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PITTSBURGH — The first competitive leg of the National Truck Driving Championships — the written exam — set the Super Bowl of Safety in motion Aug. 14.
The written test, based on American Trucking Associations’ Facts for Drivers Book, has 40 questions, worth two points apiece, making 80 points the highest score possible.
Daly by John Sommers II for Transport Topics
A few drivers reported the written test was relatively easy. Ina Daly, an XPO Logistics driver who is competing in the 5-Axle division, started studying in March and said the exam was easier than usual (this year marks her 14th trip to the national competition). Daly won Grand Champion at Arizona’s truck driving rodeo in April.
However, Daly said she was slightly disappointed that the test was easier because she usually relies on her written exam score to give her a boost over her competitors.
PHOTO GALLERY: Images from exam, walk-through and more.
“I was prepared for a lot harder test. That’s usually a strong point for me,” Daly said. “Anybody can have a good day driving, but your backroom scores, you really have to prepare for. I think written actually takes a lot more study time involved.”
Who: Winners from nine categories at the state level have advanced to the national competition, where a Grand Champion will be crowned
What: Contestants are judged on a written examination and their driving skills
When: Aug. 14-17
Participants also had the opportunity to walk through the skills course that they would be competing on over two days. The skills test challenges drivers with six obstacles, or “problems,” each of which are worth up to 50 points. Drivers can earn different point values based on how precisely they execute a problem. The highest possible score on the skills test is 300 points.
Among the six problems are double scoring pads, which require a driver to guide his or her right steer tire evenly over two pads in a continuous motion. Competitors also must execute two turns while rounding a rubber duck and drive in a continuous motion along a straight line.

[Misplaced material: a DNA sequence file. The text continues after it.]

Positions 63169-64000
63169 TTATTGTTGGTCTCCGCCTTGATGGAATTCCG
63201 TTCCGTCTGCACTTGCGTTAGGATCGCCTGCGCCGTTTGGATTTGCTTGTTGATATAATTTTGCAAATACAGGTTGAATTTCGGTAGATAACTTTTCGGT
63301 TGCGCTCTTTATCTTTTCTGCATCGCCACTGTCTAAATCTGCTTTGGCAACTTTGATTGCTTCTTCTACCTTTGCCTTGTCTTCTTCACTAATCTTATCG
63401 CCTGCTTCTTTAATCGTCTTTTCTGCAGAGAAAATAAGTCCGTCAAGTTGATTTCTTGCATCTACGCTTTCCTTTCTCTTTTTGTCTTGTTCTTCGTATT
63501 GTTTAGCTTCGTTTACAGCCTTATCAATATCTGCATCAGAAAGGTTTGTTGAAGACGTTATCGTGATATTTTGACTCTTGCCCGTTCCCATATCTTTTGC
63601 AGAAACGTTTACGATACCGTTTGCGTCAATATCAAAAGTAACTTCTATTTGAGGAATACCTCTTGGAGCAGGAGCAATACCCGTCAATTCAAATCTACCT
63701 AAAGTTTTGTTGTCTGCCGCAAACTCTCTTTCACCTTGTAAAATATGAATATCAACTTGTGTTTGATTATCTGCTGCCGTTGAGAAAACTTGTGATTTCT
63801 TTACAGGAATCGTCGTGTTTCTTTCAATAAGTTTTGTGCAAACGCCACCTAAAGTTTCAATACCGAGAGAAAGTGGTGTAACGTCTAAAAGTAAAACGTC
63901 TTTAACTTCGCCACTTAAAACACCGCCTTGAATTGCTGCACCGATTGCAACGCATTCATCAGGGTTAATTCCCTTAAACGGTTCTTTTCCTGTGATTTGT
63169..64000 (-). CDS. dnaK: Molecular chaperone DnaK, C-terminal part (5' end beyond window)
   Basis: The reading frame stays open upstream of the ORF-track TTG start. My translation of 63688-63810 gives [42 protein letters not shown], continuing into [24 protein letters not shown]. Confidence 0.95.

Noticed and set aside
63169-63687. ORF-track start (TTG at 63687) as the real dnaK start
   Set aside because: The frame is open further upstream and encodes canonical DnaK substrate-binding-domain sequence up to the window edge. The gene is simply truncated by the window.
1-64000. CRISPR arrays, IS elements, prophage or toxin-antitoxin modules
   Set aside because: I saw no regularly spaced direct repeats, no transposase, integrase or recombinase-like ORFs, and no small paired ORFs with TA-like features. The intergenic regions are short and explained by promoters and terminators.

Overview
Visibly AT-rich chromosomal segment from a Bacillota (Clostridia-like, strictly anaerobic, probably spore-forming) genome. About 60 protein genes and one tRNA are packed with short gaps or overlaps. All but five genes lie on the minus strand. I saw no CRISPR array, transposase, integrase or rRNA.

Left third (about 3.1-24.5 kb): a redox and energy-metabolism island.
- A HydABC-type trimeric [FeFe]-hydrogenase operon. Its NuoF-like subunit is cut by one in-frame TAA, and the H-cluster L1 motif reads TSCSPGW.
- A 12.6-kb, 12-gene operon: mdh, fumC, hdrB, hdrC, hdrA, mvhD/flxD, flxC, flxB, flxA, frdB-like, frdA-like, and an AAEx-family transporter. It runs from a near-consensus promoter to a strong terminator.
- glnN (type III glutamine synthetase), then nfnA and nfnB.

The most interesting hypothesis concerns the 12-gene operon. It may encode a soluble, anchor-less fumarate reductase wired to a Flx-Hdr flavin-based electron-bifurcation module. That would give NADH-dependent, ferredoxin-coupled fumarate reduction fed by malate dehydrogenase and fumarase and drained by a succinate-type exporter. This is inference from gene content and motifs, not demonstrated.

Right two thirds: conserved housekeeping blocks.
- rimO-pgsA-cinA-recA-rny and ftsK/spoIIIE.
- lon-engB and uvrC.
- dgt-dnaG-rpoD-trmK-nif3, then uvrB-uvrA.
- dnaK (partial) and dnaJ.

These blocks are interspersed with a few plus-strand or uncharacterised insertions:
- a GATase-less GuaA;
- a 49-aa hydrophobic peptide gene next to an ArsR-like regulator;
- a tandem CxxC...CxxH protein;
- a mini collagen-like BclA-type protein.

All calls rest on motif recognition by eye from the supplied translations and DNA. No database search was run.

All classes except Twins will back into a dummy loading dock. Twins drivers instead will have to stop their right dolly tires over a designated “drop area.”
Morrison by John Sommers II for Transport Topics
The final obstacle is the floating front stop, which tasks a driver with stopping the bumper directly on top of a scoring zone. Several drivers, including Missouri’s Christopher Morrison of Hogan Transportation Inc. and Kentucky’s Gerald Wrinkle of Walmart Transportation, said they anticipate this problem will be the most difficult.
Arkansas’ Joseph Wash, a FedEx Freight driver competing in the 3-axle class, said the course looked challenging but open, offering drivers plenty of room to maneuver. He said the hardest part of the competition will be climbing into a truck he’s not familiar with. (The event planner intentionally places drivers in equipment they don’t regularly use so as not to give them an advantage.)
William “Hollywood” Plevney, a C.R. England driver from Utah competing in the 5-Axle class, agreed with Wash. Plevney, whose nickname comes from his background as a Los Angeles Police Department officer, said the course looks “pretty doable.”
Competitors take a walking tour of the course they'll be competing on Aug. 15 and 16. (John Sommers II for Transport Topics)
“The difficult part is the trucks. You’re in a truck that you’re totally unfamiliar with,” Plevney said. “You only have a limited time to take a look at it and prepare yourself for it.”
Four classes will hit the course for the skills test and pre-trip inspection Aug. 15. The classes competing Aug. 15 are Straight Truck, 5-Axle, Sleeper Berth and Twins. The remaining five will compete Aug. 16.